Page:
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Pregnancy hormone could melt away frozen shoulder

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‘Frozen shoulder’ is a common condition in which the shoulder is painful and stiff, decreasing range of motion in the joint. It happens when when the tissue around the shoulder joint becomes inflamed, perhaps because of injury, overuse or immobilisation.

Treatment often includes pain relief and gentle movement, leading to shoulder exercises once the joint is less painful. Steroid injections are sometimes recommended to bring down the swelling.

But now a new discovery could lead to a more effective treatment.

It comes after orthopaedic surgeon Edward Rodriguez, from Beth Israel Deaconess Medical Center (BIDMC) in Boston, noticed that some of his patients experienced lasting relief from their frozen shoulders after becoming pregnant.

To find out whether biochemical changes related to pregnancy could be responsible for melting away a frozen shoulder, he approached Boston University scientist Mark Grinstaff and his research group.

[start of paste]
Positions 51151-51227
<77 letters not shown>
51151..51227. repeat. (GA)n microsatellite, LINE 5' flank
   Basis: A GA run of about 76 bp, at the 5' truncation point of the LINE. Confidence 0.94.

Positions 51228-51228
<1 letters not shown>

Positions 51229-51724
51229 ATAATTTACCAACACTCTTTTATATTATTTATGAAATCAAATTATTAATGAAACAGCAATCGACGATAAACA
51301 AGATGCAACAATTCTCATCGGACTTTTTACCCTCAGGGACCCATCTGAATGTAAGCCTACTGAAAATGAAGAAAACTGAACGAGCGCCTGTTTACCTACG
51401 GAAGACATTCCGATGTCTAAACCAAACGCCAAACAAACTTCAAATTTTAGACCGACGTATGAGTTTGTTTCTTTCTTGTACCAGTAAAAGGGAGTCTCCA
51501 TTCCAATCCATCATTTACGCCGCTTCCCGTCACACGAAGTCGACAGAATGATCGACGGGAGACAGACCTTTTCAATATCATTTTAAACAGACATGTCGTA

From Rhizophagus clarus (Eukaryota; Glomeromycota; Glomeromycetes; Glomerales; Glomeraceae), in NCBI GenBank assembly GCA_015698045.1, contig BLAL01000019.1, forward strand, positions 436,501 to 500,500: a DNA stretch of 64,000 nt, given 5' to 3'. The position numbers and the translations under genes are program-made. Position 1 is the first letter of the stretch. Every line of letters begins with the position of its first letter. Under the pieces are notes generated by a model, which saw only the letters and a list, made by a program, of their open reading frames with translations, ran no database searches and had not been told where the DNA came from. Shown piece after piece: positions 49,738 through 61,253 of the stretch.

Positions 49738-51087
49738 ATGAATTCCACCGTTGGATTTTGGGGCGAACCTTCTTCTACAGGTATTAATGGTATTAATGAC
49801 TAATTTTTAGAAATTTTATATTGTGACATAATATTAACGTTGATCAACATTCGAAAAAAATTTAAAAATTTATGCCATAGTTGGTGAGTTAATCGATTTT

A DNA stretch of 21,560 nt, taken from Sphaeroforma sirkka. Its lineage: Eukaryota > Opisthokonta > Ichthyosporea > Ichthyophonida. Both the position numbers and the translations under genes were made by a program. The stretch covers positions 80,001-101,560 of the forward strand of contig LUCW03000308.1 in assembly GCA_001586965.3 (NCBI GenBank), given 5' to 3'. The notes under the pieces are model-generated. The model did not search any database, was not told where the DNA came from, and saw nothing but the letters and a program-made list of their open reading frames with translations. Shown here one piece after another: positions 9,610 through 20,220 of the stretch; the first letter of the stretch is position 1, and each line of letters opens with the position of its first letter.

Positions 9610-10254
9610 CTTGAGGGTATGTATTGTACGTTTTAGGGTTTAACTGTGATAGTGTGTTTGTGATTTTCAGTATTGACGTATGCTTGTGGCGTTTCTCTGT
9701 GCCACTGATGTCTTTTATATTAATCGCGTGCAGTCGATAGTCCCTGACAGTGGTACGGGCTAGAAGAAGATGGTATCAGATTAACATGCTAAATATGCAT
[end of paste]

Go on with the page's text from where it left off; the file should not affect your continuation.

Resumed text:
As Boston University reports, the team’s interest was piqued by a natural hormone called ‘relaxin’, which helps a woman’s body adjust to pregnancy and prepare for childbirth.

Relaxin is present in all men and women at a low level, but when a woman becomes pregnant her body begins producing much more of the hormone.

The researchers conducted a study in rats with stiff shoulder joints, which showed that injections of relaxin directly to the shoulder joint could restore the shoulder’s full range of motion.

The findings have been published in the journal Proceedings of the National Academies of Science.

Known medically as arthrofibrosis, frozen joints affect more than 5% of the general population. The condition is particularly common among people who have undergone ACL reconstruction surgery, one-third of whom will go on to develop arthrofibrosis in their affected knee.

“While more research is needed, repurposing this pregnancy hormone as a treatment for arthrofibrosis could provide an unprecedented opportunity,” said Ara Nazarian from BIDMC, one of the study’s co-corresponding authors.